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Looking Back at Historic Hurricane Maria

Two years ago, Maria made landfall on Puerto Rico as a major category 4 hurricane.  It is by far the most destructive hurricane to hit Puerto Rico in modern times.  The NOAA estimate of damage in Puerto Rico and the U.S. Virgin Islands is 90 billion dollars, making Maria the third costliest hurricane in U.S. history.


The devastating power of ferocious winds, storm surge, and wave action, combined to produce extensive damage to buildings, homes, and roads.  Marinas and harbors were also severely damaged.  River flooding was unprecedented in some areas, especially in the northern portion of the island.

Maria knocked down 80 percent of Puerto Rico’s utility poles and all transmission lines, resulting in the loss of power to virtually all of the island’s 3.4 million residents.  Practically all cell phone service was lost, and public water supplies were knocked out.



Maria began as a well defined tropical wave, that moved off the west coast of Africa on September 12th, 2017.  For the next several days, the system moved over warm tropical Atlantic waters, producing showers and thunderstorms, and becoming more organized.  On September 16th, Tropical Storm Maria formed, and quickly intensified into a hurricane the following day.  It then moved northwest toward the Lesser Antilles.  On September 18th, Maria made landfall on Dominica as a Category 5 Hurricane.  Damage on the island was catastrophic.  Two days later, on September 20th, Maria made landfall in Puerto Rico as a Category 4 hurricane.  Winds were measured at 155 mph, just 2 mph below category 5 strength.  Maria’s center crossed the southeast coast near Yabucoa.  The center of the hurricane crossed the island diagonally, from southeast to northwest.

Credit:  National Hurricane Center

Here is the radar image from September 20th, just before landfall in southeastern Puerto Rico.  You can see the dominant outer eye wall just offshore.  This was the last image taken before the radar installation was destroyed.

Credit: National Hurricane Center

Below is a photo of the San Juan WSR-88D radar after the storm.  While the tower is still standing, the doppler radar dome, and the radar itself, has been completely blown away.

Credit:  WFO San Juan


One of the most devastating parts of a  hurricane, is the storm surge.  Winds from the storm caused sea levels to rise, and pushed the water inland.  In southeastern Puerto Rico, the combined effect of the storm surge and tides, produced maximum inundation levels of 6 to 9 feet above ground level.  The highest surge levels were to the north of Maria’s landfall, along the coasts of Humacao, Naguabo, and Ceiba municipalities in Puerto Rico.  Storm surge levels were lower on the northern and western sides of the island, in the 1 to 4 foot range.  The southern side of the island had surge levels in the 3 to 5 foot range.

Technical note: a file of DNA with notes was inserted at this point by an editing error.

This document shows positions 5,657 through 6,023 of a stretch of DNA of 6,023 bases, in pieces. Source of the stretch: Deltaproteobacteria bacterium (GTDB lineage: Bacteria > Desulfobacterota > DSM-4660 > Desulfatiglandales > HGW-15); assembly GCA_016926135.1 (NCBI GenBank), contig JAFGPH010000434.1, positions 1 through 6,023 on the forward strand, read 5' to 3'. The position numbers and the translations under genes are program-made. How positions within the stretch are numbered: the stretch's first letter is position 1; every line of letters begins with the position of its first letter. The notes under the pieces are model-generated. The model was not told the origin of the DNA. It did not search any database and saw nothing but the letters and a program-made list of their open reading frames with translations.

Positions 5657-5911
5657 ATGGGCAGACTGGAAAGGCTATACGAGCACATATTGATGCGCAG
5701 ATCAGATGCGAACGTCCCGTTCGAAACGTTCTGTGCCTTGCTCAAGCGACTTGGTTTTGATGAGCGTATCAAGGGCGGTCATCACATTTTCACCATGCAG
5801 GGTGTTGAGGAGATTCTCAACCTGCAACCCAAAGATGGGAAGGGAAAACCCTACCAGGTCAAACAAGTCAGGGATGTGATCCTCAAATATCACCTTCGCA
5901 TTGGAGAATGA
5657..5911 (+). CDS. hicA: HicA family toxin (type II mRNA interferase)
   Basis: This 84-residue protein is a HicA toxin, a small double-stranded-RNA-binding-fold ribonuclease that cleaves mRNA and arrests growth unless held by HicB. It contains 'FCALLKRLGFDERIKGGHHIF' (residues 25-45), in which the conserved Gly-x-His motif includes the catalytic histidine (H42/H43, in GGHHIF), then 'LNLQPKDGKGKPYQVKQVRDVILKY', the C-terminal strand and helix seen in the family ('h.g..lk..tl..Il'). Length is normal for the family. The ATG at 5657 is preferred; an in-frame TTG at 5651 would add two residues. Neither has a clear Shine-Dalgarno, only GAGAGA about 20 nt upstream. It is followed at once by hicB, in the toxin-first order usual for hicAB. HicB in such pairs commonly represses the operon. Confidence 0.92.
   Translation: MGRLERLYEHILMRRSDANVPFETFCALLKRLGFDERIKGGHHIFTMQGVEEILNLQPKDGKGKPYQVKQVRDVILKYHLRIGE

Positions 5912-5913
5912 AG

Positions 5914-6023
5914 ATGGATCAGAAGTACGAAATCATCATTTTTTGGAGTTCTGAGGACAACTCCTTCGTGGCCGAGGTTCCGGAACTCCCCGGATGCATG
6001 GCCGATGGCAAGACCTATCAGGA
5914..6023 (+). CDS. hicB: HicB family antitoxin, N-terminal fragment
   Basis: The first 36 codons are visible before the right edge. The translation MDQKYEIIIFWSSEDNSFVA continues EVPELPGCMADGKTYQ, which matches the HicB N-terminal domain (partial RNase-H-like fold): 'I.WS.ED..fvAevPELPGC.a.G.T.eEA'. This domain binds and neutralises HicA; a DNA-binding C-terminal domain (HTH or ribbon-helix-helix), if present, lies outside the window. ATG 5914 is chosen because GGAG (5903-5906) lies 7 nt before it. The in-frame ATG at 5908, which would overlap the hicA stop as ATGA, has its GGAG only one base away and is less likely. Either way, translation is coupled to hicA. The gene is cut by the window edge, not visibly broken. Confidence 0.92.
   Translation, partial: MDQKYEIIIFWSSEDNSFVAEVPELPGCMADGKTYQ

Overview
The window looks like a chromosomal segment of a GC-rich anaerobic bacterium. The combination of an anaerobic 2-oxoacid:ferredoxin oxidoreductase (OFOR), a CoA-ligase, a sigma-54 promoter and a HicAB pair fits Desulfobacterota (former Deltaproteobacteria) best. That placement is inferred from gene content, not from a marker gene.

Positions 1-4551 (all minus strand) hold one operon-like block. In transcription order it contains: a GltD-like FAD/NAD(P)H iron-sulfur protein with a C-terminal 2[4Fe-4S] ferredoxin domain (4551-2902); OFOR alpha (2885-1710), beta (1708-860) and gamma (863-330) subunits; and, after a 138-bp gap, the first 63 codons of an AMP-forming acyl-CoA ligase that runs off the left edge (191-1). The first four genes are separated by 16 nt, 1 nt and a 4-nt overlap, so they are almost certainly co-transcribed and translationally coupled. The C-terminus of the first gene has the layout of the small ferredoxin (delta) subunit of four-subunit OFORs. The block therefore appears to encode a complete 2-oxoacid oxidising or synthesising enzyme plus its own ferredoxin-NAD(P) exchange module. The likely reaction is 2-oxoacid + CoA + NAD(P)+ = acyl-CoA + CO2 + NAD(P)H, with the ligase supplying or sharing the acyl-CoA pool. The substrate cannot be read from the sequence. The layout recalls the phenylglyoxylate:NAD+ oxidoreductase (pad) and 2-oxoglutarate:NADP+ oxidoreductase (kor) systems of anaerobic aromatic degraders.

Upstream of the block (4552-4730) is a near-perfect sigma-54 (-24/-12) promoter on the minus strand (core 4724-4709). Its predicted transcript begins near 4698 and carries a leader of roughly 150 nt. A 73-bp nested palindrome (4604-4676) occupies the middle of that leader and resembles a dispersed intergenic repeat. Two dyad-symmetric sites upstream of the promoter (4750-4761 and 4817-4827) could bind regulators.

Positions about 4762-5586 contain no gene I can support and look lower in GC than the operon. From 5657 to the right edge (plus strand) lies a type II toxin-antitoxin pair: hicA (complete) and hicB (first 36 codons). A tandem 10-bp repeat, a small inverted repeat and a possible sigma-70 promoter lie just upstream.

Credit: NHC Storm Surge Unit



Maria produced incredibly heavy rainfall.  Much of the interior of the island received over 20 inches of rain.  The town of Caguas received the most rain, 37.90 inches!  The rain led to river levels that were at record or near-record heights in many locations.  Severe flooding and mud slides affected most of the island.  The most significant flooding occurred with the La Plata River.


Credit:  David Roth, NOAA Weather Prediction Center


Puerto Rico suffered tremendous damage to property and infrastructure.  But the greatest tragedy was the loss of life.  In Puerto Rico, the death toll is highly uncertain.  The official number of fatalities stands at 65.  This includes an unknown number of indirect deaths.  However, hundreds of additional indirect deaths in Puerto Rico may eventually be attributed to Maria’s aftermath, pending the results of an official government review.




About the author
Matt was born and raised on Long Island, NY.  It was there, that he had his first encounters with extreme weather.  Hurricane Belle struck in 1976.  Matt vividly remembers huddling in a hallway with his family, while the house shook from the ferocious winds.  In 1985, Hurricane Gloria came roaring ashore.  Matt and his father watched, as huge oak trees cracked like twigs in the front yard.  ... Load MoreMatt recalls, "When the trees snapped, it sounded like gunshots".  But it wasn't until college, when Matt married his love of weather with television news.  He met a local TV meteorologist at a Clemson baseball game.  An invitation was extended to tour the TV station in Greenville, SC.  Matt took him up on the offer, and a career was born.  After earning a B.S. in Marketing from Clemson, Matt enrolled in Mississippi State's nationally renowned Broadcast Meteorology Program.  He graduated with high marks, and went on to obtain Television Seals of Approval from the American Meteorological Society.  After 20 years of broadcasting, Matt has covered just about every kind of severe weather event.  But his favorite weather, is still sunshine and 75 degrees.

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